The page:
A researcher with the New Jersey Division of Fish and Wildlife said the recent death of some 100 bluegill sunfish in Nichol’s Pond may be the result of a waterborne illness.
By Matt Skoufalos | April 8, 2019
As the winter weather turns to spring, nature-watchers typically welcome signs of new life emerging in the warmer months.
But just a few weeks ago, environmentalists were concerned by the discovery of a fishkill in Nichol’s Pond—a mass die-off of animals that can potentially indicate more serious problems in an ecosystem.
Among the first to document the incident was Lorraine Prince of Collingswood, a longtime volunteer with the Newton Creek Watershed Association.
Prince said she’s seen fishkills throughout the creek. Regardless of the cause, she finds each of them concerning.
“When you see large amounts of dead fish in the water, don’t take it as a seasonal occurrence that’s normal,” Prince said. “It might be normal, but it might not be good.”
Prince, who is also monitoring the county-led Newton Lake dredging project, worried that whatever had killed off the fish could present future problems.
“This kind of water is prone to all of the things that can cause a fishkill, and we’re hoping that can be addressed [by the dredge],” Prince said. “High nutrients, shallow water, low oxygen.”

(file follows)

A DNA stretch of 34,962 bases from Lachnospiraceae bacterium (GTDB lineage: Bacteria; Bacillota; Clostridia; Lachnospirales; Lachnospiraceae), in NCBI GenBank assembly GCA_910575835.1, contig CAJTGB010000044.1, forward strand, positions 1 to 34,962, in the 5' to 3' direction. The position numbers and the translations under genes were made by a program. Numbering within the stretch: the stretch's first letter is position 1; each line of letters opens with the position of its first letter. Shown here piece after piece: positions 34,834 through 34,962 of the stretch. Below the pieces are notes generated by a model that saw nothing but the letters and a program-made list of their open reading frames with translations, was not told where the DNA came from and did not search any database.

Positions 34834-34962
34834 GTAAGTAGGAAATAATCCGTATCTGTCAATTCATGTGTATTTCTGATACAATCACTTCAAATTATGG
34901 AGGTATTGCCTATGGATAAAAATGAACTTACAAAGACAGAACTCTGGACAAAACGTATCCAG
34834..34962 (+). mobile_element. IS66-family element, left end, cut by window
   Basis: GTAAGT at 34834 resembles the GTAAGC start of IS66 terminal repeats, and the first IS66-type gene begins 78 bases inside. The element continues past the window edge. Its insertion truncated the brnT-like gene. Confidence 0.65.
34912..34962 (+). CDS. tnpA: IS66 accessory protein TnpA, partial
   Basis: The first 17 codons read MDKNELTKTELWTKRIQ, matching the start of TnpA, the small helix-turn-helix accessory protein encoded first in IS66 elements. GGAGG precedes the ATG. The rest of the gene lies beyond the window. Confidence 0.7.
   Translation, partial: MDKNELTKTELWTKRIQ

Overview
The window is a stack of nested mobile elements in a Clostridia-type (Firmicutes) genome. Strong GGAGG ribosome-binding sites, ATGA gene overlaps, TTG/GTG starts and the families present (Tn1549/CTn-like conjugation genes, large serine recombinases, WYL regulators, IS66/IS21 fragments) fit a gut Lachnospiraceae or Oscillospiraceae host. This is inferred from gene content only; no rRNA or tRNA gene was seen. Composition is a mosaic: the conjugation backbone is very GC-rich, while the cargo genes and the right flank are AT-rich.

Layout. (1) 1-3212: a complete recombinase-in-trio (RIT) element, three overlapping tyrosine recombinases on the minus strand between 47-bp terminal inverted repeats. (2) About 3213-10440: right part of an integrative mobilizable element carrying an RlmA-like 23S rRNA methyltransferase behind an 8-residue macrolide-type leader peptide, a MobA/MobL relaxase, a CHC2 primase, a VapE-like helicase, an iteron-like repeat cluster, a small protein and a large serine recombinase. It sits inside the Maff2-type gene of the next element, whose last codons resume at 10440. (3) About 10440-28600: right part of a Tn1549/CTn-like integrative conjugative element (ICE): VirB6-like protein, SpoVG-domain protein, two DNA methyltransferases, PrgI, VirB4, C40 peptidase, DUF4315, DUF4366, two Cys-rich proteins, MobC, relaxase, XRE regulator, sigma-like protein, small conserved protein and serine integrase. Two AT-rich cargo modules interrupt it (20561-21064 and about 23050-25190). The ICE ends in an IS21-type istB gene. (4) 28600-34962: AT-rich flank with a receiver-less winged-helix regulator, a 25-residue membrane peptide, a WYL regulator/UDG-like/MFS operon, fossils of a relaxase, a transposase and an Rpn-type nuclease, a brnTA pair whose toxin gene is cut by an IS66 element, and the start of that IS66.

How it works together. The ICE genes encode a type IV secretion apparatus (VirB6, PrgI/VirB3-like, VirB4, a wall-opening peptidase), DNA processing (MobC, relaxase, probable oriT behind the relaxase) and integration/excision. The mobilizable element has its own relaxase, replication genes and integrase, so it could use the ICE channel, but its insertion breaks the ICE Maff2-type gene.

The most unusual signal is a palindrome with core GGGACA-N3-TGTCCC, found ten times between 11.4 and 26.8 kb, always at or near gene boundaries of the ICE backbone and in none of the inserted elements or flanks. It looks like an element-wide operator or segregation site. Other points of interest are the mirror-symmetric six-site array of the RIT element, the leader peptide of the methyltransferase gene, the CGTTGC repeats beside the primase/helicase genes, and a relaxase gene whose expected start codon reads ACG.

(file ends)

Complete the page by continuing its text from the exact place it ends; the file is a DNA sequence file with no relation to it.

But according to Jan Lovy, research scientist with the New Jersey Division of Fish & Wildlife, the fishkill in Nichol’s Pond was likely caused by a commonplace bacterium, pseudomonas mandelii.
More than 100 bluegill sunfish likely succumbed to the germ, which Lovy said thrives in cooler temperatures, and which was present in every specimen taken from the pond.
Lovy has previously encountered the bacterium in fishkills in New Jersey’s Assunpink and Swartswood Lakes, as well as Lake Musconetcong, and published a study of his findings in the Wiley Journal of Fish Diseases.
“These bacterial infections are fairly common in the springtime,” he said. “The sunfish are somewhat stressed from overwintering.
“When you have cooler water temperatures and a stressed population of fish from overwintering, this can cause systemic infections,” Lovy said, adding that the bacterium is fairly observable as a seasonal occurrence.
“We see this in a lot of bodies of water all over the state,” he said. “When that water starts warming up, they’re susceptible.”
Prince advised that anyone who observes anything out of the ordinary in the watershed area to call the state Division of Fish and Wildlife at 609-292-2965.
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